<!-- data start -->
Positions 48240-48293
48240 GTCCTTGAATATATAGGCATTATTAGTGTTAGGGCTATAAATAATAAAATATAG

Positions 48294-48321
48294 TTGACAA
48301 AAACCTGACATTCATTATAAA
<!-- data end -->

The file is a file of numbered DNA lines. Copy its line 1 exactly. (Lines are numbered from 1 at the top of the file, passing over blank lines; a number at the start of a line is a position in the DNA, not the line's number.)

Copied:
Positions 48240-48293